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Media Release
Release Date: March 11, 2016

Inheriting a box of genealogical files after his mother’s death, Saanich resident and Camosun instructor Andy Bryce was fascinated to learn about the work of his great grandfather, Dr. Peter Bryce.

“Growing up I didn’t know much about him,” says Bryce. “After sorting through the box, I looked him up on the Canadian Encyclopedia, and the first thing mentioned was his role in 1907 revealing health abuses in residential schools. The Truth and Reconciliation Commission was going on then and I was surprised to learn that he knew about all these things decades ago. A light just went off for me.”

Scouring the internet for more information, Bryce was fascinated to discover that his ancestor was one of the few senior Canadian officials at the time to take a courageous stand against the abuses suffered by Aboriginal children at the church-run and government-sanctioned residential schools. In 1907, Dr. Bryce, then Chief Medical Officer in the federal Indian Affairs department, reported that 1 in 4 children in residential schools in Western Canada had died from tuberculous over a 3-year period. At one school, the rate was as high as 7 in 10. After bringing attention to appalling rates of neglect and suffering, Dr. Bryce was shuffled to another department and the Chief Medical Officer position was eliminated. But he never gave up. After he retired in 1921, Dr. Bryce published a book critical of the government’s inaction, titling it: The Story of a National Crime. Its publication caused a national scandal, yet still the government did nothing for decades.

Camosun instructor Andy Bryce holds a photo of his great grandfather Dr. Peter Bryce. Andy's great aunt sits on Peter's lap.

Sitting in his office at Camosun’s Lansdowne campus, Andy Bryce is visibly proud of his great grandfather’s courage. “One of the things that struck me was how tenacious he was about this particular issue and how long he stuck with it. It obviously got under his skin,” says Bryce. “I would tell his story to people and they would say: you should write a book, or you should do a documentary on this guy.”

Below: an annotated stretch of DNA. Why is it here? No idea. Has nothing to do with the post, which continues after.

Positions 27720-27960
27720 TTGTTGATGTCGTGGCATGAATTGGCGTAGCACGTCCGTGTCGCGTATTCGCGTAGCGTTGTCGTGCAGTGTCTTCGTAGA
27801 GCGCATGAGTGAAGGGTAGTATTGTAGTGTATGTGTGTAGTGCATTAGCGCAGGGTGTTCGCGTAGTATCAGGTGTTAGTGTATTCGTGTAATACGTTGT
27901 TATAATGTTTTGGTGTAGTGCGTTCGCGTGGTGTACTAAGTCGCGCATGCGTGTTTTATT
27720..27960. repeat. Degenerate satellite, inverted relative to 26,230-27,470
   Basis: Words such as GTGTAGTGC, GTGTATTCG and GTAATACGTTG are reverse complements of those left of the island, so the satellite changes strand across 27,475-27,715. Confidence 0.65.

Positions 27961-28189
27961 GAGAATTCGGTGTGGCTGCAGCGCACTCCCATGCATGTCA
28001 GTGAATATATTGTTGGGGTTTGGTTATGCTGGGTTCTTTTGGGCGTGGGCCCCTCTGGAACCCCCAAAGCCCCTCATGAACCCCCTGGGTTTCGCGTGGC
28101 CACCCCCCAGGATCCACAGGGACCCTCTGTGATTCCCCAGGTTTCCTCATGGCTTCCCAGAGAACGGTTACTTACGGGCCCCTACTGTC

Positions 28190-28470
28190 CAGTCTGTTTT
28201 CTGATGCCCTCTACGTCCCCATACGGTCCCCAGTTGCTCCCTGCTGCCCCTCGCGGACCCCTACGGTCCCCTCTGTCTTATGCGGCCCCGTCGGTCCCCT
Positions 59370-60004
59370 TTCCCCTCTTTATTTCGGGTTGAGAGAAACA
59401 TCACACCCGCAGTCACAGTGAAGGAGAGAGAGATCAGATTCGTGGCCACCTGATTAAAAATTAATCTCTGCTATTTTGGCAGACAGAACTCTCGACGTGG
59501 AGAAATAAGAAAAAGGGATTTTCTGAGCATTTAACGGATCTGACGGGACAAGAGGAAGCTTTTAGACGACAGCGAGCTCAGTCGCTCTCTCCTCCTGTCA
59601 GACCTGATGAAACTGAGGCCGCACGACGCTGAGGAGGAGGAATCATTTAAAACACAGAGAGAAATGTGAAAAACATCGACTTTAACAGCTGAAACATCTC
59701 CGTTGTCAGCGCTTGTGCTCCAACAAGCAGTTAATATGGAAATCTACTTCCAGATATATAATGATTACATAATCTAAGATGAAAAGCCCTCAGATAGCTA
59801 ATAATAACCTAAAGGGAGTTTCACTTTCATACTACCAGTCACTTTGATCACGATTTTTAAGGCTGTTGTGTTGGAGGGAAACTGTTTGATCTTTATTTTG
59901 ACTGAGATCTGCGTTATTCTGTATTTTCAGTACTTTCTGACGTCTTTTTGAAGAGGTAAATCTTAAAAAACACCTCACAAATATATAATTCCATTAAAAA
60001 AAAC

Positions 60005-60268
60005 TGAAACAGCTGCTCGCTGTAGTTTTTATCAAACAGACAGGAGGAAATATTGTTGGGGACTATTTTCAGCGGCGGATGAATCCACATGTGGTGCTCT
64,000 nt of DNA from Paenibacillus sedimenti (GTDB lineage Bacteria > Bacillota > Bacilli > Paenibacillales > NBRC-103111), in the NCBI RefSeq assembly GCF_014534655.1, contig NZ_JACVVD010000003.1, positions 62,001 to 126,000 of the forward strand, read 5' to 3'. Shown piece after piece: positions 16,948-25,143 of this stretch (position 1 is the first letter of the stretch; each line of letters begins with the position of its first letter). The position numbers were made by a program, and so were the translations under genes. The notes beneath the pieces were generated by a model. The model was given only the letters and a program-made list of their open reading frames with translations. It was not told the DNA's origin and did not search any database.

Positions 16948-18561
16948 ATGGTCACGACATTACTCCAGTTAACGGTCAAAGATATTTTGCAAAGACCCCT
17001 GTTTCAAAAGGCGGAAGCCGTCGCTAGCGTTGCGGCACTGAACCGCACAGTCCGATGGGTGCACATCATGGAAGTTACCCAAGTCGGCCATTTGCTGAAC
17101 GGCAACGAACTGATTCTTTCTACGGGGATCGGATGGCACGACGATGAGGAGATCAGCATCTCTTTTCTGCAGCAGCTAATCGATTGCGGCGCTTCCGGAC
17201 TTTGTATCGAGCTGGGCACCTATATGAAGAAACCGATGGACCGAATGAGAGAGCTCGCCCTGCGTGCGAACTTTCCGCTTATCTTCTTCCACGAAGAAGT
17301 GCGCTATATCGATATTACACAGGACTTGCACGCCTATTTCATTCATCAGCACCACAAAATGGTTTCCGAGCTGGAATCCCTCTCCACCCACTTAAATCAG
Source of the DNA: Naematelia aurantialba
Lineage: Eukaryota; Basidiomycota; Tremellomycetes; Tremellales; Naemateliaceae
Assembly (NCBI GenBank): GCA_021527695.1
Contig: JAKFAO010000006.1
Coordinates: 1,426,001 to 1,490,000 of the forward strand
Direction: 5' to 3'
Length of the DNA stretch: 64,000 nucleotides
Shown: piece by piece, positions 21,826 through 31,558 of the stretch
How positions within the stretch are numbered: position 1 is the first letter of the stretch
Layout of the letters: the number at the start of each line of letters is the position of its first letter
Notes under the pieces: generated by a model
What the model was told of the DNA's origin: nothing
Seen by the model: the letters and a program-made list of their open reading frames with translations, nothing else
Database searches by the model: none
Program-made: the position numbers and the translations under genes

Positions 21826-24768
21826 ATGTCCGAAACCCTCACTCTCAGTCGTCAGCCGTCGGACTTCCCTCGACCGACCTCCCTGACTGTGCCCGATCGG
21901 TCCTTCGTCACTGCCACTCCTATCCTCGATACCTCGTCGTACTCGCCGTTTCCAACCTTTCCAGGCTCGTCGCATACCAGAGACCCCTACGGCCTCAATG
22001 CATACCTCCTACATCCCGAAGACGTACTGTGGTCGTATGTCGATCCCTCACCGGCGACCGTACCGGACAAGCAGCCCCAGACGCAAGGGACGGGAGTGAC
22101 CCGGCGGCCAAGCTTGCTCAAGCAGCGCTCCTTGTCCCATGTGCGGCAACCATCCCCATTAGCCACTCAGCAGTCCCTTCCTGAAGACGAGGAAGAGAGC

At the time, Bryce had recently enrolled in a Master’s programme in Professional Communication at Royal Roads University. “My great grandfather’s story was the cornerstone for my research, and the starting point for my master’s thesis,” he says.

After attending a family reunion in Ontario, where he met many of Dr. Bryce’s descendants for the first time, he contacted his old friend Peter Campbell, a filmmaker from Gumboot Productions with 30 years of experience working on social justice issues. Using Bryce’s thesis research, they partnered up to produce a documentary film on Dr. Bryce’s legacy.

The timing couldn’t have been better. In March 2015, the University of Toronto opened a school of Indigenous public health, named in part after Dr. Bryce. “We went to film that ceremony, which was really touching and exciting,” says Bryce. Not long afterwards, Beechwood Cemetery in Ottawa planned to unveil a commemorative plaque at Dr. Bryce’s gravesite, providing another prime opportunity to gather footage.

Bryce’s documentary efforts attracted the attention of Charlene Bearhead at the National Centre for Truth and Reconciliation, who proposed that Bryce and Campbell produce a 20-minute version of their documentary for middle school students across Canada. He anticipates the short film will be ready later this spring, while the full length documentary is still in progress. “There’s lots of interest and we’ve raised $25,000 so far and done a couple of shoots, but there is still a ways to go in fundraising,” says Bryce.

Bryce believes that his great grandfather’s ideas have contemporary resonance. “He was a pioneer in that idea that government should be proactive in the way that we approach medical care. I think his most important legacy is to contradict the idea of laissez-faire government, and to say that government should be involved in the way that society is run, to ensure social justice.”

Bryce aims to finish the longer documentary in time to coincide with Canada’s 150th anniversary celebrations in 2017. Learn more about the project.

Contact

Andy Bryce
Instructor, Digital Communication
Camosun College
250-370-3394
bryce@camosun.ca

Last updated: March 15, 2016 1:26 pm

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